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Greece and the Inter-War Economic Crisis$
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Mark Mazower

Print publication date: 1991

Print ISBN-13: 9780198202059

Published to Oxford Scholarship Online: October 2011

DOI: 10.1093/acprof:oso/9780198202059.001.0001

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The Greek Political World

The Greek Political World

(p.19) 2 The Greek Political World
Greece and the Inter-War Economic Crisis


Oxford University Press

This chapter presents a brief history of Greek politics. In October 1922 the young Ernest Hemingway, reporting for the Toronto Daily Star, witnessed the flight of refugees from eastern Thrace into Macedonia. To the small country which received them, the refugees were perhaps the saddest part of a legacy of burdens bequeathed by ten years of fighting. The arrival of over one million newcomers in a country of less than five million complicated the arduous task of post-war reconstruction and worsened the country's long-standing demographic problem. There was also another wartime inheritance, and this was one which poisoned the political system for the entire inter-war period. The ethnikos dichasmos (national schism), which arose over the issue of Greece's stance in the First World War, continued to divide politicians and exhaust their energies after 1918. This dichasmos became the most prominent feature of the Greek political landscape, and the responses of policy-makers to the economic crisis cannot be understood without reference to it.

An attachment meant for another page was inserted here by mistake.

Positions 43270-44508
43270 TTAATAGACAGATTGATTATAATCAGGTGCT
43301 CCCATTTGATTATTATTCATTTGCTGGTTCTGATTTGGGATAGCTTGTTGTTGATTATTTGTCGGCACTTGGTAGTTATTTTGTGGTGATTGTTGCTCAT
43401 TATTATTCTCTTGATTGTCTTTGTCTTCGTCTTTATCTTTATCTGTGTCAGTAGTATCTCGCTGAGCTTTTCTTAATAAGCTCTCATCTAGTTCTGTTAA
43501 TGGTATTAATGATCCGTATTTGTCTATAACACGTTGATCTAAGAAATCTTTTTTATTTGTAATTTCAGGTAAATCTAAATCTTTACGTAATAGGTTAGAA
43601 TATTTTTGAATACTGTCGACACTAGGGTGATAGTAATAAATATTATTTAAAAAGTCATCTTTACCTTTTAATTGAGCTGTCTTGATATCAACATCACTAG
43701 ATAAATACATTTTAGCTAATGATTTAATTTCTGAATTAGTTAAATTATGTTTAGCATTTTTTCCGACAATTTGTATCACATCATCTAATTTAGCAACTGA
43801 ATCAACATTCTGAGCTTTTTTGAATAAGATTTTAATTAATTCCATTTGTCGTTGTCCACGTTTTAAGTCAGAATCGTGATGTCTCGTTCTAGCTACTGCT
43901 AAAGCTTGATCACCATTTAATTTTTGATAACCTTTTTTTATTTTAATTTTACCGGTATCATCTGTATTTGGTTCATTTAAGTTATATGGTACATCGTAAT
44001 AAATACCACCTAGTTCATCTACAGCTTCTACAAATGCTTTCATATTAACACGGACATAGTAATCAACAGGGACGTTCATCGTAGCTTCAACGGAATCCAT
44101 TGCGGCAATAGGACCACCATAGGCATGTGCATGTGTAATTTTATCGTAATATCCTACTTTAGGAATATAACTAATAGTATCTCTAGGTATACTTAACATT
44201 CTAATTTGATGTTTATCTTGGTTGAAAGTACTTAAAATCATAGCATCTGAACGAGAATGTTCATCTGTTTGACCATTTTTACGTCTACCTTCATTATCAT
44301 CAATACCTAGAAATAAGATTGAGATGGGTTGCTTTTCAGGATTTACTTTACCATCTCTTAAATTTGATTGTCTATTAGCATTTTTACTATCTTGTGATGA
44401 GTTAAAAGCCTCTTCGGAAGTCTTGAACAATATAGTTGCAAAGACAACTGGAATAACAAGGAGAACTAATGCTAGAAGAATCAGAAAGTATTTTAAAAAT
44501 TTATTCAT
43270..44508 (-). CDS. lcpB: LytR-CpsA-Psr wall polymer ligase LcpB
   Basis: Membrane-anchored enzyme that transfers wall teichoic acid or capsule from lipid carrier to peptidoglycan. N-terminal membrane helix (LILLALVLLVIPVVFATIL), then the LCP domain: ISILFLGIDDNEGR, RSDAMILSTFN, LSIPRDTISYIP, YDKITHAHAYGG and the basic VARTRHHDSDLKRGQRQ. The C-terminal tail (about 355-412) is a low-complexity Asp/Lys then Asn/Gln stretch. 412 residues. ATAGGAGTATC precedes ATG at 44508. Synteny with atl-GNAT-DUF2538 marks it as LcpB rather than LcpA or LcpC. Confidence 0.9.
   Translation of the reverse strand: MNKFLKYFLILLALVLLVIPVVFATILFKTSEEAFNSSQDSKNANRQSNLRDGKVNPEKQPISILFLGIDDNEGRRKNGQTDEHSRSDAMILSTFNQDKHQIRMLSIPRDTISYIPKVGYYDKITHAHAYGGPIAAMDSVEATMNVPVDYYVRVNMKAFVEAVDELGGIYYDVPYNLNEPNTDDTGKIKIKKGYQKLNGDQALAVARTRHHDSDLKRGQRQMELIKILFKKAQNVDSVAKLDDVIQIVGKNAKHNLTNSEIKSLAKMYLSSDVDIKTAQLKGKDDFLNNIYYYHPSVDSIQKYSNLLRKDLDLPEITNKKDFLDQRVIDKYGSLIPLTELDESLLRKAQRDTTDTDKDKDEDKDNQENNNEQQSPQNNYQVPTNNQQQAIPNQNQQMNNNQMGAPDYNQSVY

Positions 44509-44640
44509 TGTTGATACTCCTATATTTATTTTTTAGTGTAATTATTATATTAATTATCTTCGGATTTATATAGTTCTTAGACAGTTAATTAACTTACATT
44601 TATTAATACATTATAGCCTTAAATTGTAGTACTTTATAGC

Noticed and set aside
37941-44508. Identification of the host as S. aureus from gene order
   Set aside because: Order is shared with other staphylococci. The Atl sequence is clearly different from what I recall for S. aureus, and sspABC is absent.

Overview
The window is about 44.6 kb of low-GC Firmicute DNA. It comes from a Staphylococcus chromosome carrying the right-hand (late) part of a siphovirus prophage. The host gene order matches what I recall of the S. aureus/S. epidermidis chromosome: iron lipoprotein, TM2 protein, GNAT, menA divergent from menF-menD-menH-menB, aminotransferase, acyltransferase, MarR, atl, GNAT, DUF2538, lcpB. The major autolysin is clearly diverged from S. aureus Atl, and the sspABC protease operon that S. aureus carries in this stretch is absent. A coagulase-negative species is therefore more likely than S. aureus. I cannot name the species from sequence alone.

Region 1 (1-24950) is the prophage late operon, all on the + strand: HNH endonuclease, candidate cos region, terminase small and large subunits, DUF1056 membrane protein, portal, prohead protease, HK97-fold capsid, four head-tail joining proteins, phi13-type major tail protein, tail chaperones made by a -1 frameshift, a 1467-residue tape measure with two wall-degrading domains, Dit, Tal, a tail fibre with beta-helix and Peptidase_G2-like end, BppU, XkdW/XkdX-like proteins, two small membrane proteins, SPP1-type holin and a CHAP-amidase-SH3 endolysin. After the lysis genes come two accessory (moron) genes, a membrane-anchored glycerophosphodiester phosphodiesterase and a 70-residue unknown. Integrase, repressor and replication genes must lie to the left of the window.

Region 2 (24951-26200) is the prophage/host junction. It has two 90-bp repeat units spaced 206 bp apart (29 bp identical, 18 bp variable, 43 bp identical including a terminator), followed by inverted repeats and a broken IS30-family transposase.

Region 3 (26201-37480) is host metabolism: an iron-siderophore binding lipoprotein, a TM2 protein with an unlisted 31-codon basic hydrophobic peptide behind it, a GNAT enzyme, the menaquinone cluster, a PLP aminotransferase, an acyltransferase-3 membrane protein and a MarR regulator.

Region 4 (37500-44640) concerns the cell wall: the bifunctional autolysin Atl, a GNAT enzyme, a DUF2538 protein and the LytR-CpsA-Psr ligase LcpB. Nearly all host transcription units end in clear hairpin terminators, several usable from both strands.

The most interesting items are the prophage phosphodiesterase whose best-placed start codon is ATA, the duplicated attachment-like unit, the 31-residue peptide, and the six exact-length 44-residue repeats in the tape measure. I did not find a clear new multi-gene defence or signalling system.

Keywords:   Greece, political history, ethnikos dichasmos, First World War, Greek economic crisis

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